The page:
Saturday, November 15, 2008
"Sign me up in the Book of Love! Civil Rights Now!"
The rally that I thought would have a small turnout because of the weather turned out to be huge. I got there 30 minutes early, and there was only a handful of people with signs on Broadway by City Hall. They were having to dodge the occasional heckler on the sidewalk. My heart sank. Within a half hour, the crowd was so big the cops had to close off 2 or 3 lanes of Broadway. I couldn't see from where I was, but I could hear the sound of cheering and chanting from quite a great distance. I was told that the crowd stretched all the way up Broadway to outta sight. I have no idea how big the crowd was, but it was definitely in the thousands.
I enjoyed 2 lovely little bits of serendipity. The first was the weather. This morning, it was pouring down rain. It was still overcast and threatening when I left the house. When I arrived at City Hall, the sun started to break through. There were lots of remarks about this being a sign from God about what He really thinks of His gay children. The second was the sign that I was handed. It said the very thing that I would have written myself, "Did we vote on YOUR marriage?" I still have it here with me.
The crowd was overwhelmingly young, though there was a respectable turnout of us old timers.
The best most thoughtful speeches, I thought, were from some of the younger speakers. The emphasis in nearly all of them was on embracing the positive and leaving aside anger and vindictiveness. My long standing wish that progressives embrace national symbols, and reclaim them, may finally be coming true. This is the first protest rally I've ever been to that began with The Star Spangled Banner (sung by the Gay Men's Chorus). The people around me in the crowd took it seriously and doffed hats and sang along. That may be a change wrought by the Obama phenomenon. The reason people winced at patriotism for so long is because they felt it didn't belong to them, that they weren't part of The White Christian Republic as defined by the formerly dominant party for the last 30 years. That has suddenly and dramatically changed over the last 2 weeks.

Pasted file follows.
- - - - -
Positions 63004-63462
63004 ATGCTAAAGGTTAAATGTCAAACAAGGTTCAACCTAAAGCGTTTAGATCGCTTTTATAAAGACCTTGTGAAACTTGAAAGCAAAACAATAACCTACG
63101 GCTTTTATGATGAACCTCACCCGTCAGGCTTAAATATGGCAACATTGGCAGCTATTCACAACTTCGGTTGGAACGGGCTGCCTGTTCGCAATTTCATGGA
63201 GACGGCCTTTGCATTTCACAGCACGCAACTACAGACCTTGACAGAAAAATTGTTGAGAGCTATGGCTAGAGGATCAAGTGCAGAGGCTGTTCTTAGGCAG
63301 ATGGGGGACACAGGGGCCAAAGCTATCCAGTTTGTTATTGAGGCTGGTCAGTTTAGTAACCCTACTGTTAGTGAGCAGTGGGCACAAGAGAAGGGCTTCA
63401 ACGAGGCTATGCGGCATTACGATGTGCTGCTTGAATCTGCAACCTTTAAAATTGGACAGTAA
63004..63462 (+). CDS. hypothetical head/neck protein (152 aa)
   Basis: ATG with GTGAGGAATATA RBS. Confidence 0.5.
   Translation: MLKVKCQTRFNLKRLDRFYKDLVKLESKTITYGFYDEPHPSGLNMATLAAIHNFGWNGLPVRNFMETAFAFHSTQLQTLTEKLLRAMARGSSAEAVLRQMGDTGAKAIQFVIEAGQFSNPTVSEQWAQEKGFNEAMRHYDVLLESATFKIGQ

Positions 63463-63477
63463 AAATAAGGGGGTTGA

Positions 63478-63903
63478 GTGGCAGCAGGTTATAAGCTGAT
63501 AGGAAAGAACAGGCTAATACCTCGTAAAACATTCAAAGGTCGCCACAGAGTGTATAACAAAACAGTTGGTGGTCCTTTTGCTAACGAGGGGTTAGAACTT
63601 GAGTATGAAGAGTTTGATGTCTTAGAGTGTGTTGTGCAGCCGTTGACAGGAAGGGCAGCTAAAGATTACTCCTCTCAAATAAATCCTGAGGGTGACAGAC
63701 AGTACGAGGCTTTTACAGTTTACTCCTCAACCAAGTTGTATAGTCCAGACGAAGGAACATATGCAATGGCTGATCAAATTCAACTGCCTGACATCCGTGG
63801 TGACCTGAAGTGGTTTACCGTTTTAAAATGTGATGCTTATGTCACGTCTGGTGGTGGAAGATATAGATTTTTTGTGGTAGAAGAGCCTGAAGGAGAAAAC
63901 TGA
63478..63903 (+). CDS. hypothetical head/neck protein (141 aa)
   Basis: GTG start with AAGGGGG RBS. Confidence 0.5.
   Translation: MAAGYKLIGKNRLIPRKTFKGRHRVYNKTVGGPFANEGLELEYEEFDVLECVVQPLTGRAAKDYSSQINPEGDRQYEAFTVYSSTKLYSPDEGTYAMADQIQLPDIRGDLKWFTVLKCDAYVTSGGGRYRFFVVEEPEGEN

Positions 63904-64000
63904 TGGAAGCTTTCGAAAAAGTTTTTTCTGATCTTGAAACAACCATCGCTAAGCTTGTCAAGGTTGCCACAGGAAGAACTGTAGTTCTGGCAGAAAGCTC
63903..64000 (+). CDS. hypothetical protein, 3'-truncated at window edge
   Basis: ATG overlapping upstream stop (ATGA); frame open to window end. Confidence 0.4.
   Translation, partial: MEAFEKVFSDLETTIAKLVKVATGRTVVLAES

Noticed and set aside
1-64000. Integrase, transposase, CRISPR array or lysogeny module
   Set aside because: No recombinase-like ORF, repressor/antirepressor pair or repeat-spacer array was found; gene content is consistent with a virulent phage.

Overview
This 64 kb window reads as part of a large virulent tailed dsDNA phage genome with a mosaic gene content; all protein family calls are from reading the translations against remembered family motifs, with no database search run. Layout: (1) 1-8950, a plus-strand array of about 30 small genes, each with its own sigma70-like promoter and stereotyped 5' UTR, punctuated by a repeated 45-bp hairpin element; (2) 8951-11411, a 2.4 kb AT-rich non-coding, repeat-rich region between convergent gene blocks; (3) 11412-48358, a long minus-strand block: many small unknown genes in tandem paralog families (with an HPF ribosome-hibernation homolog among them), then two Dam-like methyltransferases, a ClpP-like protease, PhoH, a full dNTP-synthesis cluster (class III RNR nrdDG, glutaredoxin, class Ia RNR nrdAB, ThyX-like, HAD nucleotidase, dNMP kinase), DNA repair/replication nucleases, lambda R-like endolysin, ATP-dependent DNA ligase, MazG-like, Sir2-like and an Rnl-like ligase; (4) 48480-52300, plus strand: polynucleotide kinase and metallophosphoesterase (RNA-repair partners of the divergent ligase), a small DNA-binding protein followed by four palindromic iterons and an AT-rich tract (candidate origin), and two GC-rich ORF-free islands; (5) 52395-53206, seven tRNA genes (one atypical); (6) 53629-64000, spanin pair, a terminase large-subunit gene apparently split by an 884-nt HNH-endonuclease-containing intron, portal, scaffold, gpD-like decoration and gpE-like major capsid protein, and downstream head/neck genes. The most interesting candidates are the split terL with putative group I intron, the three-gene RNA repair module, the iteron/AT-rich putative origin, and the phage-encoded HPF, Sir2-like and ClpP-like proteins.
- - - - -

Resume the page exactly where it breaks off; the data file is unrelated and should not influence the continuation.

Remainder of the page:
Another effect of the Obama phenomenon were numerous admonitions to the crowd to reach out to constituencies other than the LGBT community. They pointed out how Obama won in states, and in constituencies, where experts long said a Democrat could never win (and certainly not a black Democrat). We were urged to reach out to family and co-workers, even those we assumed to be hostile.
As always, these big gay political affairs are happy and festive instead of angry, and this was no exception. I remember when activists used to complain about people turning political rallies into parties. I've always thought that's as it should be; the struggle is hard, but there's no reason for it to be anything but joyous. One of the things that I will always say for politics, this is one of the few areas in life where just showing up really matters. Alas, I went by myself. Significant Other had to work, and he hates these rallies anyway. They send his agoraphobia into over-drive. However, he's entirely supportive and glad I went. I'm glad I went.
Posted by Counterlight at Saturday, November 15, 2008